Graduate Student Life, Research Productivity,
and the MITIMCo Proposal
Reprinted from the MIT Faculty Newsletter, Vol. XXV No. 2, November/December 2012.
The value of a residential campus
Few faculty, students, or administrators doubt the advantage of a residential campus over a commuter campus for undergraduate education. The ability of students-in-residence to continuously interact with each other, with their TAs, with grad students and faculty in UROP projects, provides a deeply enriched educational environment, compared to a dispersed commuting campus. This is even truer for graduate students. Particularly for those graduate students whose theses require hands-on work (e.g., in biology, chemistry, chemical engineering, and many other experimental disciplines), the interaction of students with each other, with postdoctoral fellows and research technicians, is absolutely critical for optimal research productivity. In addition, many graduate students have to be able to spend extended and irregular time with their experiments, unrelated to the rhythms of the conventional workday.
The MIT 2030 Task Force report notes the absence of housing needs or goals in the MIT 2030 plan, and calls for a study of housing needs of MIT graduate students, faculty and staff.
Many leading research universities house a significant fraction of their graduate students on campus. For some strong research universities, low graduate student residence numbers are misleading, as the campuses are surrounded by residential neighborhoods providing graduate student housing adjacent to campus. Though there are few studies on the relationship between graduate student residences and research productivity, there are very few full commuter campuses in the top tier of research universities.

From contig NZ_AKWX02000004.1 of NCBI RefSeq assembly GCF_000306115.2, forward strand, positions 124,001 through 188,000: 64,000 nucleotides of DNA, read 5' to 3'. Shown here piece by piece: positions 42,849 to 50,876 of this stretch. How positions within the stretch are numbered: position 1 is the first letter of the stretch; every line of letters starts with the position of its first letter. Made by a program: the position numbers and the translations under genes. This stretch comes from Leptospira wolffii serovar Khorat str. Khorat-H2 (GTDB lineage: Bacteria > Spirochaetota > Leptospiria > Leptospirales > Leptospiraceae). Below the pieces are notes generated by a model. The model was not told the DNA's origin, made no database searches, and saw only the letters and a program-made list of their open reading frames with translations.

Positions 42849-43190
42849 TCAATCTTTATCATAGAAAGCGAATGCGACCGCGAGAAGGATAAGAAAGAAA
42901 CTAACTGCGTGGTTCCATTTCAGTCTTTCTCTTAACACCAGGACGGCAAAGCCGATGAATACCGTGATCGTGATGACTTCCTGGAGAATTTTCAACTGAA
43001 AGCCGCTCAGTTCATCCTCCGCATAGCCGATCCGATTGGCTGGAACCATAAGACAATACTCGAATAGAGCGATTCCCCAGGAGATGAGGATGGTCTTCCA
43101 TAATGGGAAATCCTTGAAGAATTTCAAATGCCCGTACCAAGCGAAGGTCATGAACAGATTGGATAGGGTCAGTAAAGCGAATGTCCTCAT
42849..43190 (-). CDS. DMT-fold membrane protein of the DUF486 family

The graduate student housing dilemma
With limited on-campus graduate housing, more than half of MIT graduate students have to secure housing off campus. Unfortunately, the increased cost of housing in Cambridge is causing considerable distress for our graduate students. As described in the May/June’s issue of this Newsletter ["Concerns Over the Lack of Graduate Student Housing in the MIT 2030 Plan"], vacancy rates in Cambridge are around 1%, among the lowest in the nation. Given the commercial development in Cambridge, housing costs are very high and increasing significantly faster than graduate student stipends. Graduate students cannot compete financially with employees of Novartis, Shire, Pfizer, Microsoft, or Google.
One consequence of this is that our students are being pushed further away from the campus, resulting in an ever increasing time spent commuting, and significantly decreasing their productive time on campus. In practice, many students are limited to housing that is near the Red Line or other public transit, with attendant higher rents.
Furthermore, as many faculty know, commuting by car into and out of Cambridge, across the BU Bridge, through the Alewife Brook interchange, on McGrath Highway, or through Union Square, meets with increasing congestion. If the proposed developments in Kendall Square, Central Square, Alewife Brook, and North Point – on the order of 18,000,000 square feet – are built, the number of auto trips/day into and out of Cambridge will increase by more than 50,000, with a similar increase in Red Line and bus trips. Given that the Red Line is already close to saturation point, and the critical road interchanges are already heavily congested, commuting to and from MIT is going to be more and more time consuming. Thus it is not practical for graduate students who have to spend considerable time with their experiments to try to lower their rents by living outside of Cambridge.